June 2006
Volume 6, Issue 6
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Vision Sciences Society Annual Meeting Abstract  |   June 2006
Distinct temporal dynamics of cone-opponent and -nonopponent macaque primary visual cortical neurons
Author Affiliations
  • Venkata R. Posina
    Vision Center Laboratory, The Salk Institute for Biological Studies, 10010 North Torrey Pines Road, La Jolla, CA 92037, USA
  • Gregory D. Horwitz
    Vision Center Laboratory, The Salk Institute for Biological Studies, 10010 North Torrey Pines Road, La Jolla, CA 92037, USA
  • Thomas D. Albright
    Vision Center Laboratory, The Salk Institute for Biological Studies, 10010 North Torrey Pines Road, La Jolla, CA 92037, USA
Journal of Vision June 2006, Vol.6, 121. doi:10.1167/6.6.121
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      Venkata R. Posina, Gregory D. Horwitz, Thomas D. Albright; Distinct temporal dynamics of cone-opponent and -nonopponent macaque primary visual cortical neurons. Journal of Vision 2006;6(6):121. doi: 10.1167/6.6.121.

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      © ARVO (1962-2015); The Authors (2016-present)

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Abstract

Receptive field maps of neurons in the primary visual cortex (V1) of awake, fixating monkeys were obtained by spike-triggered averaging (STA) of checkerboard stimuli modulated along the three cone-isolating directions. Receptive field centers were within the central 5 deg. Most of the cells (81%) that we studied were cone-opponent, and 79% of these cone-opponent neurons had an L-cone signal opposed to M- and S-cone signals (“L vs. M&S” neurons). Examination of the temporal profile of STAs showed that the times-to-peak of cone-nonopponent neurons were shorter than those of cone-opponent neurons (61 vs. 73 ms). The three subtypes of cone-opponent neurons (i.e. “L vs. M&S”, “M vs. L&S”, and “S vs. L&M”) had same times-to-peak. The times-to-peak of the three cone signals were same in most neurons. Most of the cone-nonopponent neurons (83%) were temporally biphasic, while only 22% of the cone-opponent neurons were biphasic. The times-to-peak of biphasic neurons were shorter than those of monophasic neurons. Even within the subset of biphasic neurons, the times-to-peak of cone-nonopponent neurons were shorter than those of cone-opponent neurons (54 vs. 66 ms). The temporal properties of cone-nonopponent and cone-opponent neurons are consistent with a difference in the proportion of magnocellular and parvocellular input to these two groups of V1 cells. Moreover, the observed temporal differences between cone-nonopponent and cone-opponent neurons parallel the differences between the psychophysical luminance and chromatic mechanisms.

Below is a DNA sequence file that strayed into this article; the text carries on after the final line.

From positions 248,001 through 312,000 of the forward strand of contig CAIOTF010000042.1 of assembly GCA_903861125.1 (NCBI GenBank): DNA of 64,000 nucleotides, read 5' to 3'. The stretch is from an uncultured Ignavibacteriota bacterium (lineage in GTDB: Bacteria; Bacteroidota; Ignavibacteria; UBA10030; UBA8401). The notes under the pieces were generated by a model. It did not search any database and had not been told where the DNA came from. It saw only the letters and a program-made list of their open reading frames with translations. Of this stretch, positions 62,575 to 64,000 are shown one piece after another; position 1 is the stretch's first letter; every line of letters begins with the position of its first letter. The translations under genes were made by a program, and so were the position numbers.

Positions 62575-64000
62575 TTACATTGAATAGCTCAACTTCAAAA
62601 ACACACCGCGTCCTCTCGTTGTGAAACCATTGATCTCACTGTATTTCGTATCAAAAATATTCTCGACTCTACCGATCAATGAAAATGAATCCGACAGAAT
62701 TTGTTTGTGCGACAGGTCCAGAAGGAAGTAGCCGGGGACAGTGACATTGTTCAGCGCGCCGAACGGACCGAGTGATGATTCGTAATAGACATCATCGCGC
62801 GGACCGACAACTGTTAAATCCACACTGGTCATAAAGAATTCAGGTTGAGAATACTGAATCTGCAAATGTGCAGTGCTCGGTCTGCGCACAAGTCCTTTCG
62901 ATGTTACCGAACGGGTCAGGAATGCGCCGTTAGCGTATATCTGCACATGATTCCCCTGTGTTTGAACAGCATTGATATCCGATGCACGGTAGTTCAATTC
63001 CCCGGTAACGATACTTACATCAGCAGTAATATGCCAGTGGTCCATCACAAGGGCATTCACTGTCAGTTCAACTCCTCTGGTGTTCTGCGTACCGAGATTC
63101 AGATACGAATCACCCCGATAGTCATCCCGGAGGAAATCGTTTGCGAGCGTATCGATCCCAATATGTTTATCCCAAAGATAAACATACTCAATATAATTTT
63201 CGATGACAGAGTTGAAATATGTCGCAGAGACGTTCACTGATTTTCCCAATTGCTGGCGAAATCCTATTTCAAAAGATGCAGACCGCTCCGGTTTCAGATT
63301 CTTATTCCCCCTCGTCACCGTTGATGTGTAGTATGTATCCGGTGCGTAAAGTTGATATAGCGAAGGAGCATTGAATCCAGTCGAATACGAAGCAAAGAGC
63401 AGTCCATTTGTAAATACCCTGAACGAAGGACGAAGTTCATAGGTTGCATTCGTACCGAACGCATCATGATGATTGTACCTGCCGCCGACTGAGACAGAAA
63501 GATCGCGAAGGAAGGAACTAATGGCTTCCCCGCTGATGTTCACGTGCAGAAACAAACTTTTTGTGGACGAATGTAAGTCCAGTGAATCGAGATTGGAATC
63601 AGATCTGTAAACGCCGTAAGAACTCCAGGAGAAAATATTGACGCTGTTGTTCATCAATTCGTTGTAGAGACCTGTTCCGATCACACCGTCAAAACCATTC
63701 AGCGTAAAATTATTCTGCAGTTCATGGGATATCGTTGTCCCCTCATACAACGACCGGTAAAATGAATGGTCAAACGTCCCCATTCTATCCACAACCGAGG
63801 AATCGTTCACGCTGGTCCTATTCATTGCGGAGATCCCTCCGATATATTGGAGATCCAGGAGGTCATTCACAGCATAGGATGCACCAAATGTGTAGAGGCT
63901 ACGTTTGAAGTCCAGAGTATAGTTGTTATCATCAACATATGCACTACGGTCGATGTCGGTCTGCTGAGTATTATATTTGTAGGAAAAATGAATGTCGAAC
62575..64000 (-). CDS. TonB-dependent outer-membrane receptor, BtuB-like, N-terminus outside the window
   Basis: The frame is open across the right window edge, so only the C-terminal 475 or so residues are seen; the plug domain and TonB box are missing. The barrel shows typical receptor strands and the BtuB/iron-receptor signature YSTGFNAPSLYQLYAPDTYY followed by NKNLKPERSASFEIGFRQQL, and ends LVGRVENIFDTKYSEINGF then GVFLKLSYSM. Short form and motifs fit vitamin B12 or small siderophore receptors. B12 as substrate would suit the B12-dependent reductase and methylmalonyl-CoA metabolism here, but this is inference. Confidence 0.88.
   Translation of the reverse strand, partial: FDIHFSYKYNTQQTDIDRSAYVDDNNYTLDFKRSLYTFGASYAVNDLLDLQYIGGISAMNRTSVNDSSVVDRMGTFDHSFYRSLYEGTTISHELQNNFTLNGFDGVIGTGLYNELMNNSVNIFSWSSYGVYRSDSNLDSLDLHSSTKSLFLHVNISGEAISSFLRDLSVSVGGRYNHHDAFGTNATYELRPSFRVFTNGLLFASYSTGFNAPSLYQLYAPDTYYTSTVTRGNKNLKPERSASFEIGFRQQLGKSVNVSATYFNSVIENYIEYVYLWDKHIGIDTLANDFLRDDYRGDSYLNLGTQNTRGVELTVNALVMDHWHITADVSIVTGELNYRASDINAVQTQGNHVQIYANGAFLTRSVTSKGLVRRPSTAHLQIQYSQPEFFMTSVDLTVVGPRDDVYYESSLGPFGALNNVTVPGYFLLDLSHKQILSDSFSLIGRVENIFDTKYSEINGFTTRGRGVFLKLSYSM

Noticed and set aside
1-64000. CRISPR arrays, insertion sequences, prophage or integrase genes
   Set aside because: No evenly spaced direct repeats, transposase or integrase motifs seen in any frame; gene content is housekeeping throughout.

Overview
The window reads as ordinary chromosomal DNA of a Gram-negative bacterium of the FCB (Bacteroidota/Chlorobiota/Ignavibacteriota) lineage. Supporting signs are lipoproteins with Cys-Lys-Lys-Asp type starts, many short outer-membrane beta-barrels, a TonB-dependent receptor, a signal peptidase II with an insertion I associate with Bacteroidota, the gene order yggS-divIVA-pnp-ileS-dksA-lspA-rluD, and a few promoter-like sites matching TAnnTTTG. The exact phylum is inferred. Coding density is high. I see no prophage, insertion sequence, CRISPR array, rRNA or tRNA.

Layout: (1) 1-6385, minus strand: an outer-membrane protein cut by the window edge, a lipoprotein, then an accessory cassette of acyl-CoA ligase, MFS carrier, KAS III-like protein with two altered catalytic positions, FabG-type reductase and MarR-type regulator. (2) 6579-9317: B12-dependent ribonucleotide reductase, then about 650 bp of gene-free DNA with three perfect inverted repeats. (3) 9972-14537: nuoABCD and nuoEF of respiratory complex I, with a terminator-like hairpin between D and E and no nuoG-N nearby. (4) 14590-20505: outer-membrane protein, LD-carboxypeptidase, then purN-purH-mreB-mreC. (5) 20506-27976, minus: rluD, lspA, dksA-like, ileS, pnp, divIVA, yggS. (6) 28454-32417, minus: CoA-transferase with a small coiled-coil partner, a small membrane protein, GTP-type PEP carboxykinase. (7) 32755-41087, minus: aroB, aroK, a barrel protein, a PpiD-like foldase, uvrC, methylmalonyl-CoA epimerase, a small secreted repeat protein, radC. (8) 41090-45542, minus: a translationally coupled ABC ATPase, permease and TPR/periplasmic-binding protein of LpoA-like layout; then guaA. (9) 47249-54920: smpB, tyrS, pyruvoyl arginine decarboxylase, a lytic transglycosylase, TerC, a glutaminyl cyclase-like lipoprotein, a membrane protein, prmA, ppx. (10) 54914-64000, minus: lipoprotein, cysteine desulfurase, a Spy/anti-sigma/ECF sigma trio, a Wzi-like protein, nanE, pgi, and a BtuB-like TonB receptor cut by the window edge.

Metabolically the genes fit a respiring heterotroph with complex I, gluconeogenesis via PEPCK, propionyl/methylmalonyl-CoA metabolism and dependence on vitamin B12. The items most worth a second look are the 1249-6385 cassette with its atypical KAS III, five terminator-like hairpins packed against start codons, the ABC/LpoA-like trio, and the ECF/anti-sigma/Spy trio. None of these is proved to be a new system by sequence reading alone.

Posina, V. R. Horwitz, G. D. Albright, T. D. (2006). Distinct temporal dynamics of cone-opponent and -nonopponent macaque primary visual cortical neurons [Abstract]. Journal of Vision, 6(6):121, 121a, http://journalofvision.org/6/6/121/, doi:10.1167/6.6.121. [CrossRef]
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